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DOJ lets stand court order against transgender health care

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Jeff Sessions, gay news, Washington Blade

The Justice Department under Jeff Sessions has declined to appeal an order agains transgender health care. (Image courtesy C-Span)

In yet another blow from the Trump administration to transgender rights, the U.S. Justice Department under U.S. Attorney General Jeff Sessions has led stand a court order against the implementation of an Obamacare regulation barring discrimination against transgender people in health care.

The deadline for the U.S. Justice Department to appeal U.S. District Judge Reed O’Connor’s preliminary injunction was midnight at March 1, but that time has passed and the department hasn’t filed a notice of appeal.

O’Connor’s order bars enforcement of a Department of Health & Human Services regulation against discrimination against women who have had abortions or transgender people in health care, including the refusal of gender reassignment surgery. The regulation is based on Section 1557 of the Affordable Care Act, which prohibits discrimination in health care on the basis of sex.

Instead of appealing the injunction, the Justice Department on Friday sought an extension of the time to answer the complaint as the underlying case proceeds in the district court to “provide opportunity for new leadership at the Department of Health and Human Services to become familiar with the issues in this case.” The deadline for that response was also March 1 at midnight. O’Connor granted the Justice Department’s request Tuesday night, giving the Justice Department until May 2 to respond.

Defying the the broadly accepted interpretation in the courts of “sex” to include transgender people. O’Connor issued the preliminary injunction Dec. 31 as a result of a lawsuit filed by Texas Attorney General Ken Paxton filed the lawsuit against the rule on behalf of eight states, including Texas, Wisconsin, Nebraska, Kentucky and Kansas. The Becket Fund for Religious Liberty was co-counsel in the race and represented religious-affiliated health providers who object to the regulation on religious grounds.

Declining to appeal the order to the U.S. Fifth Circuit of Appeals is consistent with the Justice Department’s recent decision to withdraw a request to halt an order from the same the judge barring enforcement of Obama administration guidance barring schools from refusing to allow transgender kids to use the restroom consistent with their gender identity.

That move from the Justice Department was a precursor to the decision from the Justice and Education Departments ultimately to withdraw the guidance last week with a related case filed by transgender Gavin Grimm pending before the U.S. Supreme Court.

But the Justice Department’s refusal to appeal the order may not be the end of the case or the regulation assuring non-discrimination for transgender people in health care. The American Civil Liberties Union of Texas and River City Gender Alliance have placed a request in with the Fifth Circuit seeking to stay O’Connor’s injunction.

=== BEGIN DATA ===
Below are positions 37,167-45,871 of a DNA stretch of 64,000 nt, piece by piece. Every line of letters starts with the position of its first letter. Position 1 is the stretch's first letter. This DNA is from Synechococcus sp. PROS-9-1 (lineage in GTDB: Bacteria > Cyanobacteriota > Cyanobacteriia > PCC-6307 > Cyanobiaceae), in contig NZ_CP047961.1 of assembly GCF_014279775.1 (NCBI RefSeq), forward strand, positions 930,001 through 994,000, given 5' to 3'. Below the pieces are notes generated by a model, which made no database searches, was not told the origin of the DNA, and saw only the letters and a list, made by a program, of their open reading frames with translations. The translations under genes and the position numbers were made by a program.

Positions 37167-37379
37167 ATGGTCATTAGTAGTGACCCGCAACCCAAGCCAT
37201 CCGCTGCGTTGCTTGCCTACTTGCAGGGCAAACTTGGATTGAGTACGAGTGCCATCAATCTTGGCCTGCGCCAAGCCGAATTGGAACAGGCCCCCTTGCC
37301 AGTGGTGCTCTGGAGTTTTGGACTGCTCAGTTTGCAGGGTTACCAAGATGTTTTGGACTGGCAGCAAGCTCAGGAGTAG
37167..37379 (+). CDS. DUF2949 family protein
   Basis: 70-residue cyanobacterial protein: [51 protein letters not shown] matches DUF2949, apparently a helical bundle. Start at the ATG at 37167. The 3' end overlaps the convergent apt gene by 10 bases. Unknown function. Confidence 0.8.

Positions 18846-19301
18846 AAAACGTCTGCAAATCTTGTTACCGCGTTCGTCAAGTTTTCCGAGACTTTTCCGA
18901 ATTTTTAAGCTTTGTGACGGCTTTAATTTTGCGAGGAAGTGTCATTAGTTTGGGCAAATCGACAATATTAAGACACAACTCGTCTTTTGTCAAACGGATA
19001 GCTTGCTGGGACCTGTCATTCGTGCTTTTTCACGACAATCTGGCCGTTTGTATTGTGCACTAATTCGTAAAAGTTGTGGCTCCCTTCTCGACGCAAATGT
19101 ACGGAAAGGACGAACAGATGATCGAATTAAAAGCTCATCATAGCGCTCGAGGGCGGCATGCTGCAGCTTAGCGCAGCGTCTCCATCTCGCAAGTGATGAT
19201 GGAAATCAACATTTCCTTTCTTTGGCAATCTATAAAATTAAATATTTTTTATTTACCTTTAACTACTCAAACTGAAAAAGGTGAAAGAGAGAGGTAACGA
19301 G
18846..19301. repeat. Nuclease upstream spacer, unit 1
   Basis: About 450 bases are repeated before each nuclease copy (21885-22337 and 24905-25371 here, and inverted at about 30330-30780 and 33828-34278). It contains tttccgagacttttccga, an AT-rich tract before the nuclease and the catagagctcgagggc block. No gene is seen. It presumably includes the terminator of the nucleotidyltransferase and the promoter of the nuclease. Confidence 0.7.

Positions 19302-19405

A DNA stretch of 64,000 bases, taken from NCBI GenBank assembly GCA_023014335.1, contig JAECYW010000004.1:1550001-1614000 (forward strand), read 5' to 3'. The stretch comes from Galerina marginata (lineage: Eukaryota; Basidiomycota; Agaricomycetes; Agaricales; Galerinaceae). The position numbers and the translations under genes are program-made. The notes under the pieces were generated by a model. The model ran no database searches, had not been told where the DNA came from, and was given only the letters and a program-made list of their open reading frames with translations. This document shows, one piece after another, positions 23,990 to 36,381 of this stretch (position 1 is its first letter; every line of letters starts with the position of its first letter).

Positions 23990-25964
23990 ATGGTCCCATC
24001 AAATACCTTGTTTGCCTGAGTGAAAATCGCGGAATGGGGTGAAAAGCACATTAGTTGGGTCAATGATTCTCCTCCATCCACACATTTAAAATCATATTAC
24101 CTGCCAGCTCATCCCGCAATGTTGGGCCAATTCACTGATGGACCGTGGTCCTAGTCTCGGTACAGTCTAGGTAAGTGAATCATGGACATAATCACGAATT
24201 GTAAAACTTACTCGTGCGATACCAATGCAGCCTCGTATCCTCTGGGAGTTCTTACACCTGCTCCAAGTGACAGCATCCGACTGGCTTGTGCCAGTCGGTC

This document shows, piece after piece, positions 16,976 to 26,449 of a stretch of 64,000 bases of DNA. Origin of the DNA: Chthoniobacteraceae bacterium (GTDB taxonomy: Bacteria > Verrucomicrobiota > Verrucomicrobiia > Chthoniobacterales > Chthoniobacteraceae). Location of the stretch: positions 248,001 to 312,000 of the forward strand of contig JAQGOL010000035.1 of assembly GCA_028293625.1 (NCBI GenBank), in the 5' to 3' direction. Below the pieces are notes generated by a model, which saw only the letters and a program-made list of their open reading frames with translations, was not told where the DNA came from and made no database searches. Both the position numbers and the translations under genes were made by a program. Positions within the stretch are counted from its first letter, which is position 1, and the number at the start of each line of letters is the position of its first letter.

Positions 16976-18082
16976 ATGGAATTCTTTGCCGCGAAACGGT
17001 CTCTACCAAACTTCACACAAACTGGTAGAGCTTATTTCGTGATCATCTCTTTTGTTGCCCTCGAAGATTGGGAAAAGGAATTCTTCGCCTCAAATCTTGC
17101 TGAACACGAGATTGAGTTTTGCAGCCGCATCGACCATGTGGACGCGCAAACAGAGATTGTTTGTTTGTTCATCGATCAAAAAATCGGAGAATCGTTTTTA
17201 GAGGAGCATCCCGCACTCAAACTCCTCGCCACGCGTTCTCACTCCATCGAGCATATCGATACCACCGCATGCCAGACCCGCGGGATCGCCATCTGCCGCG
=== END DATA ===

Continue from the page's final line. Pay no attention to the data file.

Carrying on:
Further, the organizations have sought to intervene in the case with two kinds of intervention under the Federal Rule of Civil Procedure. Intervention as of right and, in the alternative, permissive intervention. On January 24, O’Connor issued an order denying intervention as of right and ordering furthering briefing on permissive intervention.

The ACLU appealed the denial of intervention as of right, so that is currently before the Fifth Circuit. The plaintiffs challenging the regulation have asked the Fifth Circuit to dismiss the appeal. Briefing is complete on permissive intervention, but the district court hasn’t yet issued a ruling.

Even with the injunction on regulation in place, transgender advocates have maintained the underlying prohibition on gender discrimination in the Affordable Care Act is still intact and transgender people can still sue if they feel they’ve experienced discrimination in health care.

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  1. ChloeAlexa Landry

    March 2, 2017 at 1:37 pm

    U.S. Attorney General Jeff Sessions, should recuse himself from his duties, until these Russian claims have been thoroughly investigated, and if so he was found to have lied, completely cancel any statements he has made or enacted, as Attorney General. Then properly put him in prison.

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Andrew Sullivan doesn’t care what you think

Gay commentator talks new book, state of LGBTQ movement

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Andrew Sullivan (Photo courtesy of Sullivan)

Andrew Sullivan, the gay conservative commentator known for his early advocacy of same-sex marriage and, more recently, for being a Trump critic, talked to the Washington Blade upon publication of his new book, “Out on a Limb.”

Among the wide-ranging topics he addressed: the AIDS movement’s place in the larger LGBTQ movement; the role of the LGBTQ community in cancel culture; the future for gay men in Afghanistan; and gay men’s attention to fitness and the new role for gyms.